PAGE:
Team-based projects don't disappear after college. In one capacity or another, in the professional world, you'll be working in teams to accomplish collective goals. Sometimes that means partnering up on a budgeting initiative, and other times that means working on individual segments of a broader vision. Either way, the performance of the team is affected by the individuals within that team, and regardless of how well you do individually, your project and your reputation could be affected positively or negatively by your teammates.
When you have smart, talented, experienced teammates, this is great. Your own accomplishments are amplified and supported by those around you. But what happens if you have an incompetent coworker on your team?
Now, "incompetent" can mean a lot of things, and it's often used as a pejorative phrase, but in this context it doesn't necessitate that the coworker has done something wrong or egregious. It doesn't mean he is lazy or stupid--just that he's incapable, perhaps due to lack of experience or capacity, of performing to an adequate level.
So how do you deal with incompetence when it threatens your own performance?
Set Clear Expectations
Your first job is to make sure everybody on your team is clear about the expectations of the project. This must apply on several different levels. First, you must make sure your coworkers are all aware of their individual responsibilities, the level of effort and skill necessary to execute them, and the target objectives that must be met. If your coworker knows he is over his head, this will be the time for him to bring it up. Assuming he is incompetent because he's unprepared for the responsibilities, this is a chance for him to realize this and request his removal from the project.
If everybody's onboard with the expectations, there's nothing more you can do at this point.
Offer Your Help
Let's assume your coworker is overwhelmed but can't withdraw from the project for one reason or another. In this scenario, you can offer your help and guidance to ensure your coworker lives up to his responsibilities. Sometimes a one-on-one sit-down to hash out a few problems is all it takes to get someone back on course.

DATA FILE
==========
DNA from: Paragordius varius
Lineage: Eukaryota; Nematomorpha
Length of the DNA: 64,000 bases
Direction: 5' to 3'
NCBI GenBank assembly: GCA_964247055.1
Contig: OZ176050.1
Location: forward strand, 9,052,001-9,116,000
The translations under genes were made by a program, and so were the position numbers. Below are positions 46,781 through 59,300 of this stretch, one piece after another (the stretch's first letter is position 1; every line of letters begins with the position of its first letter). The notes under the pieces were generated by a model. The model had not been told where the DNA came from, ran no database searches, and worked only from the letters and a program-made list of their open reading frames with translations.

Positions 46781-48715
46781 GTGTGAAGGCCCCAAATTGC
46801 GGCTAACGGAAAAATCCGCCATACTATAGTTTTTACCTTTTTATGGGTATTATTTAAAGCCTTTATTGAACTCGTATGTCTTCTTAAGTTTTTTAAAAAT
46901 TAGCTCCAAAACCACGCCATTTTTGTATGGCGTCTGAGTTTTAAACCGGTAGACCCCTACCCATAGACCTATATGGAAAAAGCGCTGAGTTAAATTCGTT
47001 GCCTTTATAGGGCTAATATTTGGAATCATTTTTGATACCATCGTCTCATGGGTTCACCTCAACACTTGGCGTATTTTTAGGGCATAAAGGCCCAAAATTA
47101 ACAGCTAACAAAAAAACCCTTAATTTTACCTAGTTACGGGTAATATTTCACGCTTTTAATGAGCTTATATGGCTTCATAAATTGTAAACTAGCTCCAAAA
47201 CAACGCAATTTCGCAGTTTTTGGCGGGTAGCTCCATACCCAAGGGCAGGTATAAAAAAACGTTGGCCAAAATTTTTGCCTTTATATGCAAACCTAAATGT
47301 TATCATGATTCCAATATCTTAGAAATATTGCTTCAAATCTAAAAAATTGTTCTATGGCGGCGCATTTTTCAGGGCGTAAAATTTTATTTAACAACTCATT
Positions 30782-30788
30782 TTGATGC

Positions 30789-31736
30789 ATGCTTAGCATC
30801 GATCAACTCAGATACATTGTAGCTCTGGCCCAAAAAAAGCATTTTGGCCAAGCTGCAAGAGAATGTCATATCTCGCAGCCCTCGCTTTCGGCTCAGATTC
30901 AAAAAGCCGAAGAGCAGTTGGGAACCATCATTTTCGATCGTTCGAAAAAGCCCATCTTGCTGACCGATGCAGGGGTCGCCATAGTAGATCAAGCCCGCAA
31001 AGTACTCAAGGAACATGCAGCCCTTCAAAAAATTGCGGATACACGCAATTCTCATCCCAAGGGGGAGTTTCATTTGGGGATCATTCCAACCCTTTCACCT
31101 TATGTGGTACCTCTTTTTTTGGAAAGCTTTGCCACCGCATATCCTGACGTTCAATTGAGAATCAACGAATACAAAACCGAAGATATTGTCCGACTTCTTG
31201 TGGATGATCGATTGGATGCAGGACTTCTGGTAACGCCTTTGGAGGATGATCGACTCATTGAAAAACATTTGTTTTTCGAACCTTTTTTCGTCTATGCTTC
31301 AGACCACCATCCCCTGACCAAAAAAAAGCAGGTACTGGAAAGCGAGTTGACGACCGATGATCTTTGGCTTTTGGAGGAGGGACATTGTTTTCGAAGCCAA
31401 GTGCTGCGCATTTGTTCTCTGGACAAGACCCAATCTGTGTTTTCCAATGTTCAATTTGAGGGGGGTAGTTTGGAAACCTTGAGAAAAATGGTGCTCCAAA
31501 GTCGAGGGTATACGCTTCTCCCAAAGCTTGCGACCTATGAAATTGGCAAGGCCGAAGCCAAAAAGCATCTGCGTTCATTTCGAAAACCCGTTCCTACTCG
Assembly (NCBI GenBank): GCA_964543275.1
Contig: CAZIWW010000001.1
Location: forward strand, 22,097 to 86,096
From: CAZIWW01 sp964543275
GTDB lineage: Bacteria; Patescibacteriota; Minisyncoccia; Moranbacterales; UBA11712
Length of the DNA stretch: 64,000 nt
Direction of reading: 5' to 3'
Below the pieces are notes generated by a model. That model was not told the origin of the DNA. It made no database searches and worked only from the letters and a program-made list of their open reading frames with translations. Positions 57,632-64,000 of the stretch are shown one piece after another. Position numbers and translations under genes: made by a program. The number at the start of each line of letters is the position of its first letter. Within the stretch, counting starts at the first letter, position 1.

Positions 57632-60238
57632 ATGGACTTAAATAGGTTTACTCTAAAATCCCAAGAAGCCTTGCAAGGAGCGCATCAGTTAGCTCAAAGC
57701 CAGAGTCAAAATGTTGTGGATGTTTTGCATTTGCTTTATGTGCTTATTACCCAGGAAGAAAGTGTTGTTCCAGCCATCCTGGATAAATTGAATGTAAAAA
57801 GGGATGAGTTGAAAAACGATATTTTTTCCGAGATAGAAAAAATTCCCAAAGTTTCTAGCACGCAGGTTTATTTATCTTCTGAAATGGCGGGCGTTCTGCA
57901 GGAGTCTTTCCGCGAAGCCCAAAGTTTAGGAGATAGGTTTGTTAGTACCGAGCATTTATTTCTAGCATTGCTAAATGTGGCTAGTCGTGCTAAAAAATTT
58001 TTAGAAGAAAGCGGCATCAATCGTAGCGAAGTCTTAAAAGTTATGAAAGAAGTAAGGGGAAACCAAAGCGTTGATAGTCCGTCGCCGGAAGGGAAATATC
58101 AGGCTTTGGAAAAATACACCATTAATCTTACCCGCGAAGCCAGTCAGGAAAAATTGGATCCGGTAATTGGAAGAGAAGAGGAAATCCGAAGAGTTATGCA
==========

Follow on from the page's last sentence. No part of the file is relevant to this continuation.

Now let's assume that the incompetent worker doesn't understand that his performance may be comparably weaker to the rest of the group's. If this is the scenario, you can offer your help as a backup--something like "hey, I know you've got this, but in case you hit a wall, let me know and I can help you out."
Provide Additional Resources
If you've offered your help but that still doesn't seem to be enough, you'll have to take additional steps to get your coworker the resources he needs. This is also true if your coworker is responsible for something outside your area of expertise.
This can come in a variety of forms. You could recommend a class for the person to take, or online resources to consult. You could direct him to an industry expert you know who might be able to offer some additional advice. If you have an assistant or an intern, you might even be able to lend him manpower to tackle the simpler responsibilities he's dealing with.
Unless there's some reason why you've been forced into your given roles on the team, there's nothing stopping you from exchanging responsibilities. Let's say one of your teammates is incompetent when it comes to performing background research, yet he's been assigned that role for the group. Another team member is weak when it comes to number crunching, but the "incompetent" worker excels at it. Simply have them exchange responsibilities to make the most of each of their abilities.
Work together as a team to understand each other's strengths and weaknesses, and as long as you aren't interfering with some grand plan, you should have no problem working together for the best possible overall outcome.
Confront the Person
If none of your strategies to improve the situation are making anything better, speak bluntly and openly to the person who's the subject of your concern. Be polite and professional, but point out that you're concerned about his performance as it relates to the entire team. Don't judge or insult the person's abilities; instead, identify the situation as a potential weakness that can be improved, and work together to find a mutually agreeable solution. This might mean requesting additional team members or asking the person in question to talk to the boss.
Explain the Situation
If none of your strategies have worked, including confronting the person directly, you can consider going to the boss (or whoever's in charge of reviewing your work) and explaining the situation. Again, be polite and professional; never disparage another worker. Instead, explain the situation objectively and emphasize your individual efforts to resolve it. This is ideally done before the project is completed and submitted so there can be time to rectify, but can also be done after the project is completed to explain any missing pieces.
Incompetence is something you'll experience in every workplace, and in every industry. We're all incompetent at something, so it's inevitable you'll eventually be placed on the same team as someone incompetent at the task at hand. When you do, use these strategies and steps to help improve the situation and mitigate any possible losses.